As our understanding of pandemic has changed, and as the health guidance has changed from staying home and handwashing and disinfecting hard surfaces, maybe even wiping down our groceries – to mask wearing while continuing to maintain 2m distance – to vaccination, and double vaccination, and boosters – the idea of being back together in any recognizable way has, at times, been fleeting.  But somewhere in my fantasy life, I think I had this sort of gauzy, air-brushed image of the pandemic decisively ending, a day when we could say, “there, that’s over now,” and a world of grateful people stepping into a new, refreshed reality.

But things haven’t looked like that.  Jurisdictions across Canada and many nations have been removing mandatory health measures and many of us are tentatively stepping into familiar places and activities.  I’m back to regular office hours at the Church, we’re welcoming folks back into the Ralph Connor Sanctuary on Wednesday night (7:15) for a blended Zoom-plus-in-person time of Evensong, and as mentioned repeatedly in today’s service, next Sunday we will be back to in-person worship again – at Rundle Memorial United Church in Banff, at 10:00 AM.   And yet, the huge sense of relief that I thought would accompany that, has been decimated by the devastating news of a war in Ukraine that has big, ominous, threatening consequences.  Already embarrassed by the power of divisiveness that has hijacked our attention for too long, and still concerned by a death count that has now reached 4,000 Albertans and has not improved as much as other measures, we are shaken by the reality of a relentless and unconscionable military campaign waged by Russia on its Ukrainian neighbours.

Did I imagine that somehow, after paying the price of two years of high stress and short sleep, I would be rewarded by a soft-focus existence of peace and happiness?  At some level, I think I must have.  I must have been holding those thoughts, that following the weirdness of these past 700-plus days, God would somehow owe us something and would reward us with nothing but goodness and light.

When I bring to mind the Transfiguration account of Jesus going up the mountain to pray, and in that place encountering the glory of God, much as Moses did when receiving the Ten Commandments, much as Elijah did when encountering the “still small voice of calm,” I can barely imagine the fullness, the belovedness, the awe and wonder and holiness.   That experience would have been transformative and unforgettable. But that kind of big, glorious transcendence isn’t where we live most of life.  Those thin spaces when we feel close to God help us have something to hold on to, they refresh our faith for the next leg of the journey, but a lot of the living gets done not up on the mountain, but down in the valley.  As folks surrounded by actual physical mountains, this is not news to us.  God is not only present when we’re above it all, taking a break from our daily pressures and enjoying the big, glorious vista; God is also present in our daily grind, and becomes even more evident to us when we engage brokenness, injustice, pain, war.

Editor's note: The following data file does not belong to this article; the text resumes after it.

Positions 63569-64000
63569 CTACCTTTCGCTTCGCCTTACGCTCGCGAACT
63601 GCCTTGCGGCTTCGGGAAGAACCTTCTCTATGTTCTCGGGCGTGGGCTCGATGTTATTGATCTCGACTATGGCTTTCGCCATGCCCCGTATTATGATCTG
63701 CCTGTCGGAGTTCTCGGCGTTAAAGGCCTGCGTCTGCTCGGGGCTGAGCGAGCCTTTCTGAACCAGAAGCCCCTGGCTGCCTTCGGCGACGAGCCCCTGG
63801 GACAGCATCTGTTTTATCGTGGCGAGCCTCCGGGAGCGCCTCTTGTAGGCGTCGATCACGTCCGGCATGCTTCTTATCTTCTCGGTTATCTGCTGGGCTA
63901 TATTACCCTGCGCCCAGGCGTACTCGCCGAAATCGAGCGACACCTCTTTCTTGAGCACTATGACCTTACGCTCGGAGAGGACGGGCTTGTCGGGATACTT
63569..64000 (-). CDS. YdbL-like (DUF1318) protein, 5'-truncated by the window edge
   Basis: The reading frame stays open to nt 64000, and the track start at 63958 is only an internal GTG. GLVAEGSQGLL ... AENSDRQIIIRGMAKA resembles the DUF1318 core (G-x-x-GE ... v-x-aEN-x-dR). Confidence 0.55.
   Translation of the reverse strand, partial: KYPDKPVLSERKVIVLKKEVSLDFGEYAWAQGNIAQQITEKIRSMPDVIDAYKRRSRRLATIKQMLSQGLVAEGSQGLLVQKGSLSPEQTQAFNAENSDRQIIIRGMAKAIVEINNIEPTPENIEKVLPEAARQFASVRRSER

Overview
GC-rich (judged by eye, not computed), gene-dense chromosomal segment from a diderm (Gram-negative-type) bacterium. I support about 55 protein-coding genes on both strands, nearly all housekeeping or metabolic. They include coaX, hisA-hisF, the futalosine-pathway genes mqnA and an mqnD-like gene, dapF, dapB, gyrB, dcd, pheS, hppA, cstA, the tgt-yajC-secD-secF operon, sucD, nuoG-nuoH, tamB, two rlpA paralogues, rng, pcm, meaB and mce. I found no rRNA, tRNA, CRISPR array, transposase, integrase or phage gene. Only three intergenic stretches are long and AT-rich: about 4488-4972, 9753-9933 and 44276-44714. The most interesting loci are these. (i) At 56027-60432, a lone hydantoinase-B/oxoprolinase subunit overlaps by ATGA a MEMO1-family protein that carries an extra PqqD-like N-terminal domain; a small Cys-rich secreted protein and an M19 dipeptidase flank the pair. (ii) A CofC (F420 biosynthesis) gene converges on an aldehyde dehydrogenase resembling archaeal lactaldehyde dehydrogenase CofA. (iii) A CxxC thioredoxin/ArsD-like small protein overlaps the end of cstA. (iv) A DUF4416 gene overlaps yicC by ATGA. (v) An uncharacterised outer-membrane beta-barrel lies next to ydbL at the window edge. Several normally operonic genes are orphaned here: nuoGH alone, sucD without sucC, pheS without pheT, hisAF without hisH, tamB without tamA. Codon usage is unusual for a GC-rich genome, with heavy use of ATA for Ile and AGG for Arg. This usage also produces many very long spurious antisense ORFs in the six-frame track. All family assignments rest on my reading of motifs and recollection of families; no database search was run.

In the gospel story, we move from something expansive and timeless on the mountain, to the intense need of a parent who is aching for the life of a child.   And at this moment in history, gingerly putting one foot in front of the other as we test out what it’s like to be “in public” more than we have been, we are reminded of the very personal suffering of people amidst war and programmatic violence: in Ukraine, in Afghanistan, in Ethiopia, in Yemen, amongst Uighurs and Rohingyas and Palestinians and First Nations peoples, with refugees everywhere including five whom we know by name in Nepal and Malaysia, in the lives of queer and trans folks who are continually endangered, in the cries of a planet that is warming and weeping.  As we step out from whatever these past two years have been, we are called to a boldness of compassion and advocacy and generosity and welcome.  I have every reason to suspect that Jesus and Peter and James and John expected big, broad horizons and instead they got, “your disciples did not help.  Put this right, Jesus.”  Which, by the way, Jesus did.

We are called where we are, with our resources diminished by these past two years, to engage the hard realities of this world with honesty, and with whatever determination we can muster, and with a belief that God will not abandon those who endure violence and suffering.  That is true for the intense and very personal struggles of our lives or in the lives of loved ones, it is true in those issues so big that we scarcely know where to start, and yet the journey is the journey… one foot in front of the other, paying attention to the needs expressed by those who struggle, all the while relying on the wise guidance of our gracious and loving God.   Up on the mountainside and down in the valley, we find Christ with us, and we journey on.  Amen.

References cited:

Revised Common Lectionary, Lent – year C.

Stoffregen, Brian. “Gospel Notes”


© 2022 Rev Greg Wooley, Ralph Connor Memorial United Church.